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AUSTRALASIAN SOCIETY FOR HISTORICAL ARCHAEOLOGY

The Australian Society for Historical Archaeology (ASHA) was founded in 1970 to promote the study of historical archaeology in Australia. In 1991 the Society was expanded to include New Zealand and the Asia-Pacific region generally, and its name was changed to the Australasian Society for Historical Archaeology.

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Compiled by Bronwyn Woff

A story long believed to be false by researchers in convict history may have been proved true by an amature historian. The English teacher who is based in Japan, along with a volunteer manuscript reading group translated a c1830s description of the arrival of ship Cyprus to the Japanese coast. The crew were a group of convicts who had hijacked the brig as it was on it's way from Hobart to Macquarie Harbour in 1829. Together, they traveled as far as China, with their journey being recorded in later documents from their trail for piracy.

For more information, please see the following link:
https://www.theguardian.com/australia-news/2017/may/28/australian-convict-pirates-in-japan-evidence-of-1830-voyage-unearthed?platform=hootsuite



Googong Township

Navin Officer Heritage Consultants (NOHC) archaeologists have begun work unearthing some of the Canberra region’s early European settlement - a lost nineteenth century schoolhouse in Googong. The dig is being run by Googong Township Pty Ltd in partnership with NOHC and is part of the extensive environmental and heritage survey works being undertaken at Googong. NOHC project Excavation Director and ANU archaeology graduate Dr Rebecca Parkes said the school was a missing piece of local history.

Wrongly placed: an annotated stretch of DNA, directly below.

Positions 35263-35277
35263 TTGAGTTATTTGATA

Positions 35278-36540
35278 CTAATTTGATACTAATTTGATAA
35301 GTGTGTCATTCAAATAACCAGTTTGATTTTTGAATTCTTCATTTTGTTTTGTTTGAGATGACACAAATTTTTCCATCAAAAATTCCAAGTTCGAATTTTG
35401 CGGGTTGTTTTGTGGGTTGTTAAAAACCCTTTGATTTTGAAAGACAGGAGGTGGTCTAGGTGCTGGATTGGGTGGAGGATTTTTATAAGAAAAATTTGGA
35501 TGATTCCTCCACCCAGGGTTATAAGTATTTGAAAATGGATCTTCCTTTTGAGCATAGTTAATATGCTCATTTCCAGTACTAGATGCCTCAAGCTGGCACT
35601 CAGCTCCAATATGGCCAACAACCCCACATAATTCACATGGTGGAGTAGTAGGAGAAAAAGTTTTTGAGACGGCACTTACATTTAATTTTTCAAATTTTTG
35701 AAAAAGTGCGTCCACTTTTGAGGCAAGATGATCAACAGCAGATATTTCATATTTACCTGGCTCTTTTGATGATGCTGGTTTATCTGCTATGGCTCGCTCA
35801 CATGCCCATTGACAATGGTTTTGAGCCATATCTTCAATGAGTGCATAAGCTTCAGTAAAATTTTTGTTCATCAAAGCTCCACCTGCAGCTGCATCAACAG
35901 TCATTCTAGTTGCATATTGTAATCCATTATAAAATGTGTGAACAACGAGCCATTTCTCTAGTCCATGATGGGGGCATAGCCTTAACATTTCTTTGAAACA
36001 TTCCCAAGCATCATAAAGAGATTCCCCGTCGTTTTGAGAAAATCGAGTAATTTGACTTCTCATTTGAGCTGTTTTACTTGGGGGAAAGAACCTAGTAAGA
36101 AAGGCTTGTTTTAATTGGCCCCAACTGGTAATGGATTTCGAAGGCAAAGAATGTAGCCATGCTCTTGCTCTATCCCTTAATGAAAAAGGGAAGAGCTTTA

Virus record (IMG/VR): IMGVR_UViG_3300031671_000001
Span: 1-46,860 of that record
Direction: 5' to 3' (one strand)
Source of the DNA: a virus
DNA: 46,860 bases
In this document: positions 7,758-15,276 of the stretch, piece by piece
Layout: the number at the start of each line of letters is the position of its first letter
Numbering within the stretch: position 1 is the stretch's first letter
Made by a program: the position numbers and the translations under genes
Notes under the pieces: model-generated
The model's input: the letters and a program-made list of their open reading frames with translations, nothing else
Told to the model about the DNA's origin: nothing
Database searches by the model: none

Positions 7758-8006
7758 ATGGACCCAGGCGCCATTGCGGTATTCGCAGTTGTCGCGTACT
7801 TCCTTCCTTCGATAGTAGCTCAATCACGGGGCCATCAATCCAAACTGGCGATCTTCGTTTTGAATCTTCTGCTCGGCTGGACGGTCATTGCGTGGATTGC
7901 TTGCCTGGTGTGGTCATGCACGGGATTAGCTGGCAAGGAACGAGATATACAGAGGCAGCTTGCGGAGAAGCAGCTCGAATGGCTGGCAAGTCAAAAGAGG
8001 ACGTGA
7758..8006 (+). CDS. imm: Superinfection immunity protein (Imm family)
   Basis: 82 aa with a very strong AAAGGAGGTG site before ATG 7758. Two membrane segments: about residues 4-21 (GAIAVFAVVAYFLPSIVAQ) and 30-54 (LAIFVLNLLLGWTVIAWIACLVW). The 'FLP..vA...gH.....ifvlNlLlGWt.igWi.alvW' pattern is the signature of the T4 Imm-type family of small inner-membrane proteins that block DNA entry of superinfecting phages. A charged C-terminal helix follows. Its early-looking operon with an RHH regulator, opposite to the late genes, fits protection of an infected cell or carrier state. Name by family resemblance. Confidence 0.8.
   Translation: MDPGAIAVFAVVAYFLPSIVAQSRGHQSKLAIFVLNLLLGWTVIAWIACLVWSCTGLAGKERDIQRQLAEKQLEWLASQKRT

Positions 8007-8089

“The school operated into the 20th century but there are very few historical records for it and nobody could remember where it was, so it was lost. We’re hoping the project gives us a nice window into rural life in that period, as there has been very little archaeological evidence found from that period in this area before.”

People are invited to view the archaeological site. Spots are strictly limited and must be booked in advance.

All visitors must wear enclosed flat shoes and be able to comfortably walk along a gently undulating farm trail for approx 800m-1km from the meeting spot to the site (10 minute walk), where they will receive a talk and tour of the site of approximately 30 minutes before returning to their cars. The event is subject to weather. Children must be under the care of a responsible adult at all times.

What:  Archaeological site visit of Googong's first school c.1880's.

When: Saturday 24 June 2017. Session times are strictly 10am, 11am, 12pm and 1pm. A max of 20 people can be booked in each session. Sessions are one hour each.

Registrations: Bookings are strictly limited and may be made via email to enquiries@googong.net. Please be sure to include your preferred session time, your full name and mobile number, and the full names of individuals in your party. We will confirm your booking via email and include details of where to meet.



Compiled by Bronwyn Woff

The Broken Hill City Council are taking steps to discover if the city is able to be added to the World Heritage Register, following it being recently added to the National Heritage Register in 2015. Through the potential listing, the Council aims to diversify the economy in the area, by increasing tourism and tackling the population decline that it is currently experiencing.

For more information, please see the following links:
http://www.abc.net.au/news/2017-06-12/push-to-get-broken-hill-on-world-heritage-city-list/8610180?platform=hootsuite


http://www.environment.gov.au/cgi-bin/ahdb/search.pl?mode=place_detail;place_id=105861


Image: Broken Hill Town Hall, sourced from the National Heritage Listing website, as above.